TORONTO — Toronto Pearson International Airport plans to cap the number of flights into and out of Canada’s largest air hub in peak travel periods this year, with a view to “flatten out” daily crests at airports awash in passengers.
The Greater Toronto Airports Authority said it will impose a “hard limit” on how many commercial planes arrive at and depart from Pearson at any given hour during March break and the summer season, “thereby spreading demand out over the course of each day.”
It will also put a ceiling on the number of passengers that can arrive from abroad or depart to the U.S. within a given 60-minute period.
In preparation since last fall, the measures “strike a balance between airline requests and the capabilities of the entities across the entire airport ecosystem,” spokeswoman Rachel Bertone said in an emailed statement. She pointed to strains on air navigation service Nav Canada as well as the U.S. and Canadian border agencies.
“We’ve also been constraining transborder flights for months to account for staffing levels,” she said, referring to the same three organizations.
The airports authority has not specified what the caps will be.
The new constraints aim to tamp down traffic at peak times following a surge in demand over the spring and summer as well as the winter holidays that erupted in travel chaos last year.
The turmoil included scenes of overflowing baggage halls, stranded passengers and tens of thousands of flight cancellations.
So far Canada’s three other largest airports – Montreal, Vancouver and Calgary – have not announced any plans to rein in daily surges beyond their normal collaboration with airlines on scheduling.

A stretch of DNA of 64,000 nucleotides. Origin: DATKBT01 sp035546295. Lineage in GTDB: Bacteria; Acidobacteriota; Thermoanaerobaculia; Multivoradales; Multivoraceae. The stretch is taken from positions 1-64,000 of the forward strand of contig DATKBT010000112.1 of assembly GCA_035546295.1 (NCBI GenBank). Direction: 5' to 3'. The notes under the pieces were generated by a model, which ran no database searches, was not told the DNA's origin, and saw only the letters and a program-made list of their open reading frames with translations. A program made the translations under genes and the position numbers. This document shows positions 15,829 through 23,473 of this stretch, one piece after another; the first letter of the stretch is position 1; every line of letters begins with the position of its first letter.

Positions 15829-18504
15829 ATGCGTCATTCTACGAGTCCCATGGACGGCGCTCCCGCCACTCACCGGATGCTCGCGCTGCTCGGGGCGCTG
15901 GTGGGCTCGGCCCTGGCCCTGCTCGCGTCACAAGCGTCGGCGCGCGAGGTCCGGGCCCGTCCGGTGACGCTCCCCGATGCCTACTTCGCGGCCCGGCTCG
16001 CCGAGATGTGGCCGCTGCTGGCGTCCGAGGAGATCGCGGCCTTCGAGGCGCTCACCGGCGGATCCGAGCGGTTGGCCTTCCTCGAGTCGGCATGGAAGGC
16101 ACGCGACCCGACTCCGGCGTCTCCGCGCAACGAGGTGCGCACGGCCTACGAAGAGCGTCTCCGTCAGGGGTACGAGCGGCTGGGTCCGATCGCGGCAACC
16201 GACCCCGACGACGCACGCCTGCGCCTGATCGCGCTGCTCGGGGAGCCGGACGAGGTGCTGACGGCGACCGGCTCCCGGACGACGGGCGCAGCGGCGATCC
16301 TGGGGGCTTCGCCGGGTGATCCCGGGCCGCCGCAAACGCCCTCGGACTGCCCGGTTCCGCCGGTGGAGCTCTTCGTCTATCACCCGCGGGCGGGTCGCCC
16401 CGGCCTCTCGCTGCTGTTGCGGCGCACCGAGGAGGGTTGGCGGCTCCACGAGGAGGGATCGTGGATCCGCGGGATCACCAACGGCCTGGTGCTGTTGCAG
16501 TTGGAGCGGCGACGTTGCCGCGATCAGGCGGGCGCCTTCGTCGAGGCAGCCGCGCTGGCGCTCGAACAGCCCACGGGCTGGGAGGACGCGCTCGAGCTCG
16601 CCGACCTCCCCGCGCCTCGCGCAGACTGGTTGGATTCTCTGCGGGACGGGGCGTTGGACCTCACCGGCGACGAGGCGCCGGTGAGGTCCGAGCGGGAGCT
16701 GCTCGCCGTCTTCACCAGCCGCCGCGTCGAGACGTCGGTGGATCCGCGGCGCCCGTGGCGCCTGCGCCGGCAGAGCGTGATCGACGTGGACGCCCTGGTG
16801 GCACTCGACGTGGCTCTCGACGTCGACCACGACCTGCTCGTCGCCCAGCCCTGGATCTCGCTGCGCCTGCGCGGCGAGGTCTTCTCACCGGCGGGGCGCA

AIR CANADA STATEMENT
Yesterday Air Canada issued a statement in response to the GTAA’s planned flight caps.
“Air Canada was first advised of the GTAA’s plans in August 2022, and so it designed its 2023 winter schedule with these limitations taken into account and anticipates no significant changes to its schedule for the March Break travel period. It subsequently received information about GTAA’s plans for summer 2023 and similarly designed this coming summer’s schedule to meet those parameters,” said the airline.
“It is Air Canada’s policy to work with its industry partners to meet the requirements of airports and other third parties to drive operational improvements and support the smooth running of Canada’s air transport system. This includes, as in this case, adapting its schedule as required to ensure operational stability, and is a normal process.”
With file from The Canadian Press